Okay. Whew. It’s March. I’m a few days away from finishing my last Brave Writer Dart of the year (this one on Nim’s Island, that utter delight of a book), and I’ve scaled back on other freelance work in order to—dare I say it?—give myself a little break. It is a long. long time since I’ve had a real break. I want to work on my new novel, finish some stitching projects, and read a lot of books.
I’ve been feeling pretty wrung out, I must admit. I just answered a lot of messages on FB and IG (and comments here) and was horrified to see some of them have been sitting for months. I didn’t mean to be rude. I was just buried.
And now, like the daffodils exploding all over my neighborhood, I’m ready to emerge. I mean, sort of. Emerge and be sociable online again, and write posts and answer comments. But in another sense, I’m thinking the nice, quiet, soaking-up-the-good-nutrients life of a flower bulb sounds like heaven. I guess I’d better scrap the metaphors and, while I’m at it, the plans. The planning!
LOL LOL LOL I just realized that what I’m saying is I’m ready for low tide!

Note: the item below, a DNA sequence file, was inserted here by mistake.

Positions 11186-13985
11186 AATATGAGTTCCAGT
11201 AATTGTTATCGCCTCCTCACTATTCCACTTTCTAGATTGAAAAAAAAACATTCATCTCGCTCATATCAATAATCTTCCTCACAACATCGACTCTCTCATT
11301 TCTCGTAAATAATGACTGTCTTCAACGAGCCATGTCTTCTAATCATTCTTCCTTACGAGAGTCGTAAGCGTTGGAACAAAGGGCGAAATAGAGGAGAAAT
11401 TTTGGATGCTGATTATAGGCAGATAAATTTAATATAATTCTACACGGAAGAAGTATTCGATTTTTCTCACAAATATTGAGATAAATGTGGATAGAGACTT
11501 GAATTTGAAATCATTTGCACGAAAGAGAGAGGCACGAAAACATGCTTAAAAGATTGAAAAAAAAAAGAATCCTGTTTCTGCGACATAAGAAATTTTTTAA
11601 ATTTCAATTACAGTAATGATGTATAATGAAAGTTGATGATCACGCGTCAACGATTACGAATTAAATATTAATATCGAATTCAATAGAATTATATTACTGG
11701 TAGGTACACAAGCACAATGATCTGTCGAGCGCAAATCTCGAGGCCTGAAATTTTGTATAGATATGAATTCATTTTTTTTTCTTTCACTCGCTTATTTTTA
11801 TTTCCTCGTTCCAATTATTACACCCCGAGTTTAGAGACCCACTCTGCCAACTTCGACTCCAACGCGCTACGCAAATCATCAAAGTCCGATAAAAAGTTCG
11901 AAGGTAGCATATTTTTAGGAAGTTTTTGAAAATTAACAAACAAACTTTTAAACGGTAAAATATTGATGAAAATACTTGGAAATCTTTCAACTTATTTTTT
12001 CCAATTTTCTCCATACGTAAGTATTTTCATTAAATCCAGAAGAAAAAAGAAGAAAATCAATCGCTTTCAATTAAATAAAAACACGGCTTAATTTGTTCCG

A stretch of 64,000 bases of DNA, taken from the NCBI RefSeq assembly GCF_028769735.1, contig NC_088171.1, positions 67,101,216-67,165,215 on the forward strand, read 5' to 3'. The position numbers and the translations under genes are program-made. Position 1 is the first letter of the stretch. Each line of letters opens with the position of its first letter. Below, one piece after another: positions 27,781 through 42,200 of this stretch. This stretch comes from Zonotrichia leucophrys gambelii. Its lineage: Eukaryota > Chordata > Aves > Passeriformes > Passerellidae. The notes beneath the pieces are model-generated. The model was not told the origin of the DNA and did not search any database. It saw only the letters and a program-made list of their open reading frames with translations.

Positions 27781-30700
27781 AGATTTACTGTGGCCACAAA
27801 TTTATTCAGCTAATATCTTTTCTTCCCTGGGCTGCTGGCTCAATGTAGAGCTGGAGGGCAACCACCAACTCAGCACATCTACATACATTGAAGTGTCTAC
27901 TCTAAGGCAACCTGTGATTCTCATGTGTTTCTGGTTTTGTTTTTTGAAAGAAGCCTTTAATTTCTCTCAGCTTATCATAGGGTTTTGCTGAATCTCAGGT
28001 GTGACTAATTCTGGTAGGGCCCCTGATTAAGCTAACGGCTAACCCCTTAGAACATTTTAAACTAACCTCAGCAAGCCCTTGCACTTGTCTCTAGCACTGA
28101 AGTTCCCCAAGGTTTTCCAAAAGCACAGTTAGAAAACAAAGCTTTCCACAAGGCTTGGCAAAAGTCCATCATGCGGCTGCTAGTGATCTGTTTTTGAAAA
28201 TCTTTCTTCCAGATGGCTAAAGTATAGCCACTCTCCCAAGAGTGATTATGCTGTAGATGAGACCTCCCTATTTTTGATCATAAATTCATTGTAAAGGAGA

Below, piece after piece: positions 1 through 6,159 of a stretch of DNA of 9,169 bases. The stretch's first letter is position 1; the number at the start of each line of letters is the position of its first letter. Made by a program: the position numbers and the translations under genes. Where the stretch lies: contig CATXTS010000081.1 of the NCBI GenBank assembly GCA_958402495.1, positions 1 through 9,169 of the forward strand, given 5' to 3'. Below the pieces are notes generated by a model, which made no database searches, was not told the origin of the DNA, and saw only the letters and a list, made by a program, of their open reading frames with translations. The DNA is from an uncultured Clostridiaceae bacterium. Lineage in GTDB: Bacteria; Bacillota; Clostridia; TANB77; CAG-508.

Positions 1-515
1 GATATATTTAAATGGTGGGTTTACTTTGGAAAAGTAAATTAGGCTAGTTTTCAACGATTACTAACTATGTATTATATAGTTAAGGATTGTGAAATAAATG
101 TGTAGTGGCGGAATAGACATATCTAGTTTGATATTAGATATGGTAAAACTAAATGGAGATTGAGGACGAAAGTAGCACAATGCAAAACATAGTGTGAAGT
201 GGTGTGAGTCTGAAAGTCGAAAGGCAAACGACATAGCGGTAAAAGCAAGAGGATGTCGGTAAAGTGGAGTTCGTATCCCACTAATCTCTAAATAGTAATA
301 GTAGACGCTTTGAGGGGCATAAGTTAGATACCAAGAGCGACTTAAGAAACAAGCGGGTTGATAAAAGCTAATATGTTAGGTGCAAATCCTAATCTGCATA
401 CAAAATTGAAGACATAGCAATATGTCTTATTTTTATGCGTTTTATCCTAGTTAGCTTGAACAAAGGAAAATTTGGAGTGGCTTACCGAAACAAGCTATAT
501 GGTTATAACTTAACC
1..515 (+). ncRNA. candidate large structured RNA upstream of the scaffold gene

Which is funny, because the kids and I are definitely in high tide right now. We’re reading Beowulf, Wilding, and Moominpappa’s Memoirs. Lots of good rabbit trails. Lots of geometry.
How’s this for a quote? From Seamus Heaney’s brilliant translation of Beowulf:
“He is hasped and hooped and hirpling with pain, limping and looped with it.”
Oh we lingered long over those delicious verbs. Hirpling!
And they’re the right verbs for this moment in time: the whole world, it seems, is hasped and hooped and hirpling with pain. And no epic warrior coming to set things right—it’s going to take small actions from all of us, small ripples building up into great waves.
I wish you could see the sky outside my window right now. The light—it’s like it’s shining behind and through things, a luminous wash of gold, like something from an Elizabeth Goudge novel. Oh, I know what I’m thinking of: the “tide of gold” in The Scent of Water, the light moving across rooms in Mary Lindsay’s house, rooms that had once been part of a monastery infirmary. I reread that book (again) last month and have been on a Goudge kick ever since: the light, the woods, the skylark, the shipwrecked grain coming up near the water’s edge every year. And the small thoughtful or loving actions of individuals rippling out to change others’ lives. That’s what I love most about her work: the way one nearly invisible choice, one kind word, one hand held out to another human, can set in motion a cascade of events that makes life better for a community.